Appeals Court Upholds Christian Screen Printer’s Right to Decline Creation of ‘Gay Pride’ T-Shirts

LEXINGTON, Ky. — The Kentucky Court of Appeals has upheld the right of a Christian screen printer to decline to print t-shirts for a homosexual pride event.

“Nothing in the [Lexington-Fayette Urban County] fairness ordinance prohibits HOO (Hands on Originals), a private business, from engaging in viewpoint or message censorship,” wrote Chief Judge Joy Kramer in the 2-1 decision on Friday.

“Thus, although the menu of services HOO provides to the public is accordingly limited, and censors certain points of view, it is the same limited menu HOO offers to every customer and is not, therefore, prohibited by the fairness ordinance,” she said.

As previously reported, in 2012, the Gay and Lesbian Services Organization of Lexington (GLSO) approached the Kentucky-based Hand On Originals—a company that identifies as “Christian outfitters” and providers of “Christian apparel” on the homepage of its website—to print t-shirts for the Lexington Gay Pride Festival.

When manager Blaine Adamson declined the order due to the company’s biblical convictions, GLSO filed a complaint with the Lexington-Fayette Urban County Government Human Rights Commission (HRC).

“I want the truth to come out—it’s not that we have a sign on the front door that says, ‘No Gays Allowed,’” Adamson said following the filing of the complaint. “We’ll work with anybody. But if there’s a specific message that conflicts with my convictions, then I can’t promote that.”

HRC examiner Greg Munson ruled in October 2014 that Hands On Originals violated the law by not printing the shirts for the event. The company was then ordered to undergo diversity training so that it would not decline to print such messages in the future.

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“The evidence of record shows that the respondent discriminated against GLSO because of its members’ actual or imputed sexual orientation by refusing to print and sell to them the official shirts for the 2012 Lexington Pride Festival,” he wrote.

GSLO representative Aaron Baker admitted to the commission during the hearing that his desire to force Christians to print pro-homosexual messages works both ways, and that homosexual companies could be forced to print—for example—messages for the Westboro Baptist “Church.”

“I believe that a gay printer would have to print a t-shirt for the Westboro Baptist Church,” he stated, referring to the controversial organization whose messages express a desire for Americans to burn in Hell rather than repent and be saved. “And if the Westboro Baptist Church were to say, ‘Look, we’re a church; we’re promoting our church values by having our name on a T-shirt,’ I don’t see how you could refuse that.”

Hands on Originals filed an appeal with the Fayette Circuit Court via its legal counsel, contending that the ruling violated its constitutional right to freedom of religion and freedom of expression.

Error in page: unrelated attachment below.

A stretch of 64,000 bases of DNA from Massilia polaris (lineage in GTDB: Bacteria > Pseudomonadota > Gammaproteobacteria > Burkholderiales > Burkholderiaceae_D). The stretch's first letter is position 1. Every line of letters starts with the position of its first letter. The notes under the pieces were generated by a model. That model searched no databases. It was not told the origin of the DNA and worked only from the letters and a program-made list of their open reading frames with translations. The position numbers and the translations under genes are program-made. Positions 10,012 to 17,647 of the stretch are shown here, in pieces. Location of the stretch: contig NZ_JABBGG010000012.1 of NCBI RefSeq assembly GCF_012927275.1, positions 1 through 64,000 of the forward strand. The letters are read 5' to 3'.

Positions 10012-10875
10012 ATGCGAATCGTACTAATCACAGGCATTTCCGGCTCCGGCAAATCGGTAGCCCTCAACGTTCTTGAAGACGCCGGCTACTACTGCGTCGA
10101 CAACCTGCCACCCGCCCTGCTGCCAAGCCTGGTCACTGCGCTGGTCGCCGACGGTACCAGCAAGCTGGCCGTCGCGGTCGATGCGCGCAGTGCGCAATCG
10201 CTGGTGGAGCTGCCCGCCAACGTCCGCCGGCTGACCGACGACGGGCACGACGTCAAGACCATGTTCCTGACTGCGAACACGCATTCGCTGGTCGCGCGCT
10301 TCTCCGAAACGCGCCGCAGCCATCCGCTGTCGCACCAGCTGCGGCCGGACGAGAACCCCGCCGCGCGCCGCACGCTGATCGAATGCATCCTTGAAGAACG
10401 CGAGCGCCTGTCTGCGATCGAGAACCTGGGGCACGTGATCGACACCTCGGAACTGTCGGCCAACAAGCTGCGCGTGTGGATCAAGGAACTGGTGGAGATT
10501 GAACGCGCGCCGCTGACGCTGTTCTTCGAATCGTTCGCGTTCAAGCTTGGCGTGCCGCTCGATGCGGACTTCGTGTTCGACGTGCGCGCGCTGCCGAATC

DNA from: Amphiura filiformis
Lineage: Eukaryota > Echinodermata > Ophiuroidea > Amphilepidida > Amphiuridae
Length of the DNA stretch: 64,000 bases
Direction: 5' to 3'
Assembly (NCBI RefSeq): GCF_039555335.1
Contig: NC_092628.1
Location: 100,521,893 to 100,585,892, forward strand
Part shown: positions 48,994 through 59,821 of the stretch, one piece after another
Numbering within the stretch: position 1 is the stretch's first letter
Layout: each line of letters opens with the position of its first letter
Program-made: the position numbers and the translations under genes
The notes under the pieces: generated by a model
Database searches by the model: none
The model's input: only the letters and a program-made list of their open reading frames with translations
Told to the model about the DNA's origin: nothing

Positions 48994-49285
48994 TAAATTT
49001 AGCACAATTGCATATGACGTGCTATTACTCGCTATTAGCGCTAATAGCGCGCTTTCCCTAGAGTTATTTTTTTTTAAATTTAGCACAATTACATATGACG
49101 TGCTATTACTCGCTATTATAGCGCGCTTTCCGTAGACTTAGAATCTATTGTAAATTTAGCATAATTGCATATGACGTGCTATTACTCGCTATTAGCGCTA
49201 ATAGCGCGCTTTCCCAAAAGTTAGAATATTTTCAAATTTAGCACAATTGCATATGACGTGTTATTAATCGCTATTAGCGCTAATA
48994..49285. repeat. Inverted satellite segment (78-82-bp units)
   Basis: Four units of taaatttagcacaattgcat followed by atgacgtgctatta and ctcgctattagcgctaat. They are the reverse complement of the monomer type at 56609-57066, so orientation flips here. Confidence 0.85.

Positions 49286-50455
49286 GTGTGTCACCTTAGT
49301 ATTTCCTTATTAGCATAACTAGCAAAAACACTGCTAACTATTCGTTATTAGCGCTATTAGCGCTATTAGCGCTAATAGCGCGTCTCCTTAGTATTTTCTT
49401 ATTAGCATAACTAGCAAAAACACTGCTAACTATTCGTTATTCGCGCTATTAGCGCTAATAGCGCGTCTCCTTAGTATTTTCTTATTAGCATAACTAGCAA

In April 2015, the court reversed Munson’s ruling, noting that the company regularly does business with homosexuals, and so the decision not to print the shirts was not based on any person’s sexuality, but rather the message that the company would be forced to convey.

The court noted that from 2010-2012 Hands on Originals declined 13 orders from various groups because of the message that was to be printed.

“Those print orders that were refused by HOO included shirts promoting a strip club, pens promoting a sexually explicit video and shirts containing a violence-related message,” it explained. “There is further evidence in the Commission record that it is standard practice within the promotional printing industry to decline to print materials containing messages that the owners do not want to support.”

The Human Rights Commission appealed the ruling to the Kentucky Court of Appeals, which upheld the circuit court determination on Friday in favor of Hands on Originals and Adamson.

“Nothing of record demonstrates [the company] refused any individual the full and equal enjoyment of the goods, services, facilities, privileges, advantages, and accommodations it offered to everyone else because the individual in question had a specific sexual orientation or gender identity,” the majority opinion stated.

It noted that GLSO representative Don Lowe never identified himself as a homosexual in placing the order, and the requesting organization isn’t limited to homosexuals. Therefore, the refusal had nothing to do with discriminating against a specific person, but rather the message that was requested.

“Don Lowe testified he never told Adamson anything regarding his sexual orientation or gender identity. The GLSO itself also has no sexual orientation or gender identity: it is a gender-neutral organization that functions as a support network and advocate for individuals who identify as gay, lesbian, bisexual, or transgendered,” the court wrote.

It said that businesses have the right to decline the creation of certain messages, otherwise essentially any citizen could file a discrimination complaint over the refusal of any order.

“A man who requests t-shirts stating, ‘I support equal treatment for women,’ could complain of gender discrimination if HOO refused to print the t-shirts because it disagreed with that message. And so forth. Clearly, this is not the intent of the ordinance,” the panel explained.

Adamson has said that he cannot print messages that are contrary to the word of God.

“I want God to find joy in what we do and how we work, how we treat our employees, and the messages we print,” he outlined in March 2016. “So if someone walks in and says, ‘Hey, I want you to help promote something,’ I can’t promote something that I know goes against what pleases Him.”


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